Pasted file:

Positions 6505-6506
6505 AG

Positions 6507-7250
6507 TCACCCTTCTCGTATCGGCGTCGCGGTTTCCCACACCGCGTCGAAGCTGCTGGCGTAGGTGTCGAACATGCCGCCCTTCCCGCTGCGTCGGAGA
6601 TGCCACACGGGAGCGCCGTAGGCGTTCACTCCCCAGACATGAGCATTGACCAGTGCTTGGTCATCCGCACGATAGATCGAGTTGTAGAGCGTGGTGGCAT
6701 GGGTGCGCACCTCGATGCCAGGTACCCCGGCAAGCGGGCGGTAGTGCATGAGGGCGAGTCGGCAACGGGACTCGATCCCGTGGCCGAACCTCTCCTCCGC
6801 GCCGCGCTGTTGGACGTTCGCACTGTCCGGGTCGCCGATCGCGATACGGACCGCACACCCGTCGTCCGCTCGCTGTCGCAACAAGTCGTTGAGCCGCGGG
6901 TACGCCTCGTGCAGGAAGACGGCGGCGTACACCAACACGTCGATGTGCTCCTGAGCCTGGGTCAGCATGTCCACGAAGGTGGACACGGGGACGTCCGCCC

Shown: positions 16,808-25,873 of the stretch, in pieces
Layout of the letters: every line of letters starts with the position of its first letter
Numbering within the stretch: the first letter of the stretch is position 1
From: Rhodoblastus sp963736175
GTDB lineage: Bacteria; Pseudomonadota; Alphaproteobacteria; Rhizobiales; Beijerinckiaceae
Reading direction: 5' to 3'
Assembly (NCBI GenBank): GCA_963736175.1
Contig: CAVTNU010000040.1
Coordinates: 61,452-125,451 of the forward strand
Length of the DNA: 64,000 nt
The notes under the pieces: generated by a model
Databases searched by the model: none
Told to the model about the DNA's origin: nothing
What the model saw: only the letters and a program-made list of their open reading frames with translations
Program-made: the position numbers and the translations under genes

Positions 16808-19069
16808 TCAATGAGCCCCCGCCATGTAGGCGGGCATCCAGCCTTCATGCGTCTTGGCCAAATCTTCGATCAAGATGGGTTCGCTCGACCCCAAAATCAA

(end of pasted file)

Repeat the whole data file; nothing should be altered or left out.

Positions 6505-6506
6505 AG

Positions 6507-7250
6507 TCACCCTTCTCGTATCGGCGTCGCGGTTTCCCACACCGCGTCGAAGCTGCTGGCGTAGGTGTCGAACATGCCGCCCTTCCCGCTGCGTCGGAGA
6601 TGCCACACGGGAGCGCCGTAGGCGTTCACTCCCCAGACATGAGCATTGACCAGTGCTTGGTCATCCGCACGATAGATCGAGTTGTAGAGCGTGGTGGCAT
6701 GGGTGCGCACCTCGATGCCAGGTACCCCGGCAAGCGGGCGGTAGTGCATGAGGGCGAGTCGGCAACGGGACTCGATCCCGTGGCCGAACCTCTCCTCCGC
6801 GCCGCGCTGTTGGACGTTCGCACTGTCCGGGTCGCCGATCGCGATACGGACCGCACACCCGTCGTCCGCTCGCTGTCGCAACAAGTCGTTGAGCCGCGGG
6901 TACGCCTCGTGCAGGAAGACGGCGGCGTACACCAACACGTCGATGTGCTCCTGAGCCTGGGTCAGCATGTCCACGAAGGTGGACACGGGGACGTCCGCCC

Shown: positions 16,808-25,873 of the stretch, in pieces
Layout of the letters: every line of letters starts with the position of its first letter
Numbering within the stretch: the first letter of the stretch is position 1
From: Rhodoblastus sp963736175
GTDB lineage: Bacteria; Pseudomonadota; Alphaproteobacteria; Rhizobiales; Beijerinckiaceae
Reading direction: 5' to 3'
Assembly (NCBI GenBank): GCA_963736175.1
Contig: CAVTNU010000040.1
Coordinates: 61,452-125,451 of the forward strand
Length of the DNA: 64,000 nt
The notes under the pieces: generated by a model
Databases searched by the model: none
Told to the model about the DNA's origin: nothing
What the model saw: only the letters and a program-made list of their open reading frames with translations
Program-made: the position numbers and the translations under genes

Positions 16808-19069
16808 TCAATGAGCCCCCGCCATGTAGGCGGGCATCCAGCCTTCATGCGTCTTGGCCAAATCTTCGATCAAGATGGGTTCGCTCGACCCCAAAATCAA